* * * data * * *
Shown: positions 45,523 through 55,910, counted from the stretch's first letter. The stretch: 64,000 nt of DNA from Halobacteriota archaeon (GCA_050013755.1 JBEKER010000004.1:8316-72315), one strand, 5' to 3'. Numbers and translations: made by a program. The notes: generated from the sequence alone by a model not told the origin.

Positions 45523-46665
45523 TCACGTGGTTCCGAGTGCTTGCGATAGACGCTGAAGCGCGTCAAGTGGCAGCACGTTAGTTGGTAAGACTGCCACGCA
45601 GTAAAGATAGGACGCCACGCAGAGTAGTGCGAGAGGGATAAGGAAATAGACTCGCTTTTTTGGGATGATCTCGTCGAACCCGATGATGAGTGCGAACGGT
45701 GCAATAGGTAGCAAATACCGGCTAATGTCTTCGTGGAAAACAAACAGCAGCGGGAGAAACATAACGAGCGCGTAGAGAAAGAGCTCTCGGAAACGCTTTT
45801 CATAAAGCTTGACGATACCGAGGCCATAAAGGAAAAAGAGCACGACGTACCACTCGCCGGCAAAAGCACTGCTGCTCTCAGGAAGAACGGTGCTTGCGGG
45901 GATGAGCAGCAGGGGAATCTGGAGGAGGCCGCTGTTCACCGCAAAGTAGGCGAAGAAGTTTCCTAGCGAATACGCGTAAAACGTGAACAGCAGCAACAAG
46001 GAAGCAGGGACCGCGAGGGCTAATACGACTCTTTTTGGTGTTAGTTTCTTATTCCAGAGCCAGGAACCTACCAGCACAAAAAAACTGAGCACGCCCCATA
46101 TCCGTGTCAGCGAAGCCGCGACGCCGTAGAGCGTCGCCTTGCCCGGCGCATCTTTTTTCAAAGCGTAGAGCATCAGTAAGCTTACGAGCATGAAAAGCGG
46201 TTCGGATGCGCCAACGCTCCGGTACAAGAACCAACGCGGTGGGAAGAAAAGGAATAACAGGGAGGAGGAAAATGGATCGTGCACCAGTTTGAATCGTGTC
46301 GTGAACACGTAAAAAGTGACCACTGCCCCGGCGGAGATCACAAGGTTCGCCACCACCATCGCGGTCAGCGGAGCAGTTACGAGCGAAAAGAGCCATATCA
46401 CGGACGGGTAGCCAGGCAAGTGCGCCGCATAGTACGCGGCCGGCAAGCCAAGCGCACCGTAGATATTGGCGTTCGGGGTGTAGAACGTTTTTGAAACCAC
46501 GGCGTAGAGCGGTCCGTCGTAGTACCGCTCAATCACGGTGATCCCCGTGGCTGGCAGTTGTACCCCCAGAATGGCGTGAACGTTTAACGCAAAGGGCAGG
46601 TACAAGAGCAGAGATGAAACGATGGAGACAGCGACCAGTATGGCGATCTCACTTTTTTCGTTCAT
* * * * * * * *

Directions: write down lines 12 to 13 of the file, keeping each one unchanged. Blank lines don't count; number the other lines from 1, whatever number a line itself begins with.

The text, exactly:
46401 CGGACGGGTAGCCAGGCAAGTGCGCCGCATAGTACGCGGCCGGCAAGCCAAGCGCACCGTAGATATTGGCGTTCGGGGTGTAGAACGTTTTTGAAACCAC
46501 GGCGTAGAGCGGTCCGTCGTAGTACCGCTCAATCACGGTGATCCCCGTGGCTGGCAGTTGTACCCCCAGAATGGCGTGAACGTTTAACGCAAAGGGCAGG